Newspaper article Pittsburgh Post-Gazette (Pittsburgh, PA)

Vector Security Grows with Demand

Newspaper article Pittsburgh Post-Gazette (Pittsburgh, PA)

Vector Security Grows with Demand

Article excerpt

When Pam Petrow started working at Vector Security Inc. in 1982, the security industry was archaic compared with today's technologies.

There were no cell phones to allow customers to monitor their houses remotely. The business could not train operators over the Internet or electronically transmit alarm data to 911 centers.

All of that has changed, according to Ms. Petrow, who took over as Vector's president and CEO in 2010. "Security's much more intelligent than it used to be. It used to pretty much be just contacts on doors and windows," she said.

In recent years, the Ross security company has incorporated new technologies meant to make customers more secure and, perhaps just as important, feel more at ease.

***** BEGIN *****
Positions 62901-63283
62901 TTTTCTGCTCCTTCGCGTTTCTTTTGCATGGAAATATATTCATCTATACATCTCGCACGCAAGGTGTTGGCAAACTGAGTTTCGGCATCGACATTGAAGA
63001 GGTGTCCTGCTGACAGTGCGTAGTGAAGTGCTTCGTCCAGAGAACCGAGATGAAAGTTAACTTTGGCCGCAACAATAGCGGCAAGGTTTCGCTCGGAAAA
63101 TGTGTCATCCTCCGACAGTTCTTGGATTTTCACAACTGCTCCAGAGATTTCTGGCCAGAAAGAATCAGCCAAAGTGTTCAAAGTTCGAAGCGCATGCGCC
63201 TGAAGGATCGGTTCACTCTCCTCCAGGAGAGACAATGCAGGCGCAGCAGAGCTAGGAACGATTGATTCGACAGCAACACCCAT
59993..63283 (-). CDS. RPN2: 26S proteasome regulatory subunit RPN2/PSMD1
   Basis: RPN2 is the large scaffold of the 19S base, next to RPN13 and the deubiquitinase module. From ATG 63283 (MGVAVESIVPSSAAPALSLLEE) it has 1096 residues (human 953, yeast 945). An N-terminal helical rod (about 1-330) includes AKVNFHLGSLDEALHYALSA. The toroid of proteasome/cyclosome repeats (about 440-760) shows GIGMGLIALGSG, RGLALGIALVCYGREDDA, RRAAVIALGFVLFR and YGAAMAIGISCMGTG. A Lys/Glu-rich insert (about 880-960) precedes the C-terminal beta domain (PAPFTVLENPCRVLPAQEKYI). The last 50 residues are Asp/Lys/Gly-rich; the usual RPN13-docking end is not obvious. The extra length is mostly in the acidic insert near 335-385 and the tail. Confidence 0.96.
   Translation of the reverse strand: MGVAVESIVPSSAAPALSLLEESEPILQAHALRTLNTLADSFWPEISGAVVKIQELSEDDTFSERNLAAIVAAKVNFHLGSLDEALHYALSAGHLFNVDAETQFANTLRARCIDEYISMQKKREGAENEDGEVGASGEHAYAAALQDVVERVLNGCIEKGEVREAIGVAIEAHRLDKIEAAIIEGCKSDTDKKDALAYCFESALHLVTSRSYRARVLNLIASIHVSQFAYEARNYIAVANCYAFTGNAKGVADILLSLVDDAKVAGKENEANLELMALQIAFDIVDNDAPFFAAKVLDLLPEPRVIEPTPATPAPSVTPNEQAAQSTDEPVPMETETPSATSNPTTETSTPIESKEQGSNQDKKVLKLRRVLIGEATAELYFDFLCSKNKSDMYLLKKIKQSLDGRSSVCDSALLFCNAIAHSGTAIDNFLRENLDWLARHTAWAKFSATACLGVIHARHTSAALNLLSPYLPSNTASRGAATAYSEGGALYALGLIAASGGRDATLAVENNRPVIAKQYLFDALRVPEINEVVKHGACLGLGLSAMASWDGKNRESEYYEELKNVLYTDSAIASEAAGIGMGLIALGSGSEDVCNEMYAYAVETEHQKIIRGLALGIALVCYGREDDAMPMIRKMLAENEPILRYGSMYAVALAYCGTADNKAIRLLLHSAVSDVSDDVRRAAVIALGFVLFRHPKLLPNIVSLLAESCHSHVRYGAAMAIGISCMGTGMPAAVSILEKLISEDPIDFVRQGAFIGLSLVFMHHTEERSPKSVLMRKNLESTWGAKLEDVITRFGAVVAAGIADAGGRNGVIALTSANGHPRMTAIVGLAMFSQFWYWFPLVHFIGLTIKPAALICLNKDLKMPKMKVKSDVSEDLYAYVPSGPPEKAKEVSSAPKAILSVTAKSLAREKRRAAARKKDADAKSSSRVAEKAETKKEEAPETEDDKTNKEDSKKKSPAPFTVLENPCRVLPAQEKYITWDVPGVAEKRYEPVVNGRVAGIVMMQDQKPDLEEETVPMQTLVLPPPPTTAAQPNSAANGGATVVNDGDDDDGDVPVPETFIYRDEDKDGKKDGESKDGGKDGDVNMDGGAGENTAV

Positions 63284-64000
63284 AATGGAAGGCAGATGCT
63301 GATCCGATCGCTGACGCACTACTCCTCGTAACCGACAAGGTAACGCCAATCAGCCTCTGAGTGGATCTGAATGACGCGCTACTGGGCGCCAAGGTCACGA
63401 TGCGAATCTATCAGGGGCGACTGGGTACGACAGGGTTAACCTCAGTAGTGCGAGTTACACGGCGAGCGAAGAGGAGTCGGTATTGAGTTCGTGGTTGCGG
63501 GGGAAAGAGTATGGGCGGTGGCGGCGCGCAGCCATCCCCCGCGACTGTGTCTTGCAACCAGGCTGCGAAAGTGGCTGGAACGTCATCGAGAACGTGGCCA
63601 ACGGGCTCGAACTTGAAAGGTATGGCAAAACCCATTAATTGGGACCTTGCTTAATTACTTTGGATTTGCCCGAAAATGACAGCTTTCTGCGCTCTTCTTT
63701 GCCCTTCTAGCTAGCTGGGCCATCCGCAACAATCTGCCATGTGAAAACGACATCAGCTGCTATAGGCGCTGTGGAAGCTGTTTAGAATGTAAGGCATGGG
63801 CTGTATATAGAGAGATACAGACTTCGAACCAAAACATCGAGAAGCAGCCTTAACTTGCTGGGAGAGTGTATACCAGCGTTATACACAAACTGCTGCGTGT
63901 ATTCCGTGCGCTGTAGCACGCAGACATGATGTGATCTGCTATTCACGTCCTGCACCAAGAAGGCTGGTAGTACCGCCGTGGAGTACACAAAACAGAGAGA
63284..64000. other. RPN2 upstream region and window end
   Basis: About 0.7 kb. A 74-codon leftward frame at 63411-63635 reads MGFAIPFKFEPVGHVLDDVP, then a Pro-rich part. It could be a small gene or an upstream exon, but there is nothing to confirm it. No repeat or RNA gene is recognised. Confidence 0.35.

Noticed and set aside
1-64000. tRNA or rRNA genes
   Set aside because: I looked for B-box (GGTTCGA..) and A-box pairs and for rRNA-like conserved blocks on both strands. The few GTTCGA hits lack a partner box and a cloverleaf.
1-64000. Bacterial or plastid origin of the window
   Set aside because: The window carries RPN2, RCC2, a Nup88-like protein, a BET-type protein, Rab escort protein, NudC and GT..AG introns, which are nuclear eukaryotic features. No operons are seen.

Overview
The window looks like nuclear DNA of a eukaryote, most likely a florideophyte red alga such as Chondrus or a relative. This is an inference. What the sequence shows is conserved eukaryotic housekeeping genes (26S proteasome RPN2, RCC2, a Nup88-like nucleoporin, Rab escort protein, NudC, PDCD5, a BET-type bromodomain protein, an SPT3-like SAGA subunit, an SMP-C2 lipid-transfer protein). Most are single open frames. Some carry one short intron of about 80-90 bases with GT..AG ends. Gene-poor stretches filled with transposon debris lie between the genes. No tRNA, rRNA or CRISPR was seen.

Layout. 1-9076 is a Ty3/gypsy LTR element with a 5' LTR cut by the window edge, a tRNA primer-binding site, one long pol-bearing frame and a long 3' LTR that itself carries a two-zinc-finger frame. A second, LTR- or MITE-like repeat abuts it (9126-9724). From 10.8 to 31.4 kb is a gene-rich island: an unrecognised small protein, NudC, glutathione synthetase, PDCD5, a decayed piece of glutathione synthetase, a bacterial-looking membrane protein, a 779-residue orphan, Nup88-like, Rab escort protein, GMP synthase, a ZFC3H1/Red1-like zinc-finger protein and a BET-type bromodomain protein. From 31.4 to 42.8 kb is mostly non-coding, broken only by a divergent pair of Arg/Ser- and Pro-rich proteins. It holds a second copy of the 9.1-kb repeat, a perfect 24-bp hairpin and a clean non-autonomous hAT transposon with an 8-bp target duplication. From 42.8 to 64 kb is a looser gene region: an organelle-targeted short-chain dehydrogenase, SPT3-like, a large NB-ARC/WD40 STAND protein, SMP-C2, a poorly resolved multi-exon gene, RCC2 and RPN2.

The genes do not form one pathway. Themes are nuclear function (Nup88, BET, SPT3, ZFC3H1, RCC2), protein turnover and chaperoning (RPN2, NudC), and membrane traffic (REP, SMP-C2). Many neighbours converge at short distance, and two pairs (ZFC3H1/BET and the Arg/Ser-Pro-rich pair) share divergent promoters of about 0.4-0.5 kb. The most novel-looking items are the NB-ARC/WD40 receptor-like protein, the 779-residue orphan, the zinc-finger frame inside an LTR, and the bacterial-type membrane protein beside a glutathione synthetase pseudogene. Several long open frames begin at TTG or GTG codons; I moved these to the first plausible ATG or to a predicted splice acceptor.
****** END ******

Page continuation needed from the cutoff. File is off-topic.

In the last couple of years, Ms. Petrow has seen increased demand for residential video cameras, driveway sensors, gas detectors and thermostat systems that program temperatures. The 911 transmitters that Vector has helped develop can reduce emergency call times by minutes, according to Public Safety Communications, an industry magazine.

"It's not just a burglar alarm or burglar and fire alarm anymore," she said.

To show off those efforts, Vector is matching the advanced technology with a re-branding effort and new acquisitions to grow the company's base in the Midwest and East Coast.

This year alone, the company has acquired a company in Geneva, Ohio, and is in the process of buying two others that Ms. Petrow did not disclose.

Outgrowing its Ross building, Vector sold its corporate headquarters last month, said Ms. Petrow. According to Anita Ostrowski, vice president of central station services, Vector is looking for options, most likely in the Cranberry area.

Between the new corporate office and monitoring center and a Warrendale office that houses service, sales and installation staff, Ms. Petrow expects to add between 25 to 35 jobs to an existing staff of about 150 in the Pittsburgh area. The number of jobs added to the Monroeville-based patrol office will depend on demand, she said. …

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